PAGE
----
6. The idea for the product emerges from the combination of user research and your own creativity. Your own creativity must remain grounded in the user research. Personas help you stay grounded.
  7. How the product should work, and the programming behind it are not even issues at this time. At this time, we assume that the computer can work magic.

The idea of designing products first and programming later was revolutionary about 10 years ago. It was introduced in Alan Cooper’s book The Inmates Are Running the Asylum. These days, it is pretty much taken for granted.

I highly recommend looking at this book a bit closer. Here is an excerpt from the publisher’s summary:

Why are VCRs impossible to program? Why do car alarms make us all crazy at all the wrong times? Why do our computers reprimand us when they screw up? All of these computerized devices are wildly sophisticated and powerful, and they have proliferated our desks, our cars, our homes and our offices. So why are they still so dauntingly complicated to use?

The highly renowned Alan Cooper, “The Father of Visual Basic,” tackles this issue head-on with his new book, The Inmates are Running the Asylum, from Sams Publishing. Cooper believes that powerful and pleasurable software-based products can be created by the simple expedient of designing computer-based products first and then building them. Designing interactive software-based products is a specialty that is as demanding as the construction of these same products, Cooper says. Ironically, building computerized products isn’t difficult, they only seem so because our process for making them is out of date. To compound the problem, the costs of badly designed software are incalculable, robbing us of time, customer loyalty, competitive advantage and opportunity.

I would like to ask you:

Is this UCD (and GDD) process what you thought it would be? Does it differ from your experiences and expectations? How so, or why not?

Class notes: Personas

The main questions we worked with this week were:

  • what are personas?
  • what is their role in the UCD/GDD process?
  • why are they useful?
  • how do you go about creating them?

Also, I hope the Cadillac Cue presentation helped you integrate your understanding of steps in the design process.

Please use your Class Reflection blog to synthesize this knowledge of personas and the design knowledge so far, and to point out any questions you have right now about either of these.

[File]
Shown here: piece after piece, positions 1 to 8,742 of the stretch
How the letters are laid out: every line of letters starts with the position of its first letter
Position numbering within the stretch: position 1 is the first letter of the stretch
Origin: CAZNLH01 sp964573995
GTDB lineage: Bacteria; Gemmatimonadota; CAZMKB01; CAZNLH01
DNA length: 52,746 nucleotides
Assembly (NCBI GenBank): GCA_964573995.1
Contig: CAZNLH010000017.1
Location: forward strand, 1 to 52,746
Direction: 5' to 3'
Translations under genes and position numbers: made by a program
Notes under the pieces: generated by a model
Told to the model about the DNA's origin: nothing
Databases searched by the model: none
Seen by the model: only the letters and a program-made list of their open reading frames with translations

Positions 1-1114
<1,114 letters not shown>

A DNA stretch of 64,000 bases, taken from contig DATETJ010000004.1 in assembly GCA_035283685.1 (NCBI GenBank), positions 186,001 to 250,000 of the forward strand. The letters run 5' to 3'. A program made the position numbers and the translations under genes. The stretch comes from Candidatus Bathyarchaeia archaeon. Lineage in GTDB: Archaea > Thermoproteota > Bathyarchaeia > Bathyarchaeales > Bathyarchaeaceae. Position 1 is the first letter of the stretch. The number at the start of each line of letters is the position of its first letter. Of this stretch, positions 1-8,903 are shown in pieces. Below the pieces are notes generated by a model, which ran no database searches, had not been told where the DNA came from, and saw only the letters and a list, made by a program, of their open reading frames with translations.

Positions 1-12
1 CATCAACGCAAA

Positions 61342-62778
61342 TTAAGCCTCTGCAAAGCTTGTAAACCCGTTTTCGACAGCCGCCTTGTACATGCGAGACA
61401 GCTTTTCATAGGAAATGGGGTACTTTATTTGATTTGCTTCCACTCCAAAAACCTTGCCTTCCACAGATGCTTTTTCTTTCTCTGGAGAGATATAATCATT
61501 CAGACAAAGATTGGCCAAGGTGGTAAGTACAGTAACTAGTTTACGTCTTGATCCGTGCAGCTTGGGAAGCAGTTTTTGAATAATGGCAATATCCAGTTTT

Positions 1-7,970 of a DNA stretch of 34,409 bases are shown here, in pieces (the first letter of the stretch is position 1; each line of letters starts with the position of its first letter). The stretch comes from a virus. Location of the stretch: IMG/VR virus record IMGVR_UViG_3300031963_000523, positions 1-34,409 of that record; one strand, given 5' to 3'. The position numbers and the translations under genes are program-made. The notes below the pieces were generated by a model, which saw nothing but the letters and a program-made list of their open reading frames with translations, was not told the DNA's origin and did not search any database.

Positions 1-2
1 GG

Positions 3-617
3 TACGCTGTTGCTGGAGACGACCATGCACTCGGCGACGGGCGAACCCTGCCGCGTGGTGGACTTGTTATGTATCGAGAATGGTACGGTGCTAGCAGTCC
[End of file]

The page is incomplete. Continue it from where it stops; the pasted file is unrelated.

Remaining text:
Class notes: Design process – Sept 4, 2013

There were two big parts to today’s class: history and readings about the design process.

In the history part, we discussed main moments in the history of the GUI, including:

We then talked about the 4 readings that showed different types of HCI design, and a multitude of activities that people engaged in HCI design undertake. We outlined those activities and the major new concepts you encountered in the readings. We established that research is sprinkled throughout the research process just like salt in food.

I pointed out the difference between goal-directed and user-centered design. I recommended you follow Mr. Alan Cooper on Twitter.

I left you with some questions that you can use as prompts for your class reflection blog post:

  1. What is the design process? What activities do you actually do when you engage in say, user-centered design?
  2. Why so many types of design? What are similarities/differences among them?
  3. What type(s) of design appeal to you most?

Please blog about what you took away from class, and let me know in the comments below:

  1. if these class notes are useful
  2. what worked/didn’t work for you this class, what questions you have, etc.

Apple doesn’t do user-centered design

I heard that in the first or second class and have been meaning to write about it but I forgot.

Well then, why are they hiring Experience Designers? Take a look at these two positions open at Apple right now:

Note that you will learn some of the required skills in CGT 512 😉

Let me know if you apply.

Design process: Coordinating across multiple devices

The user-centered, goal-directed design process as we discuss it in our class seems relatively simple and straightforward (I hope). But, what happens when you have a product that needs to work on several platforms, like most sites and apps need to, today? What does the design process look like for a product that needs to work on a desktop, tablet, and smart phone? And the latter two, come in different sizes and flavors?

This post from UX booth attempts to answer this question by providing a framework for designing for multiple devices.

What about this post do you find usefu/not useful? How would you approach the challenge of designing for multiple platforms?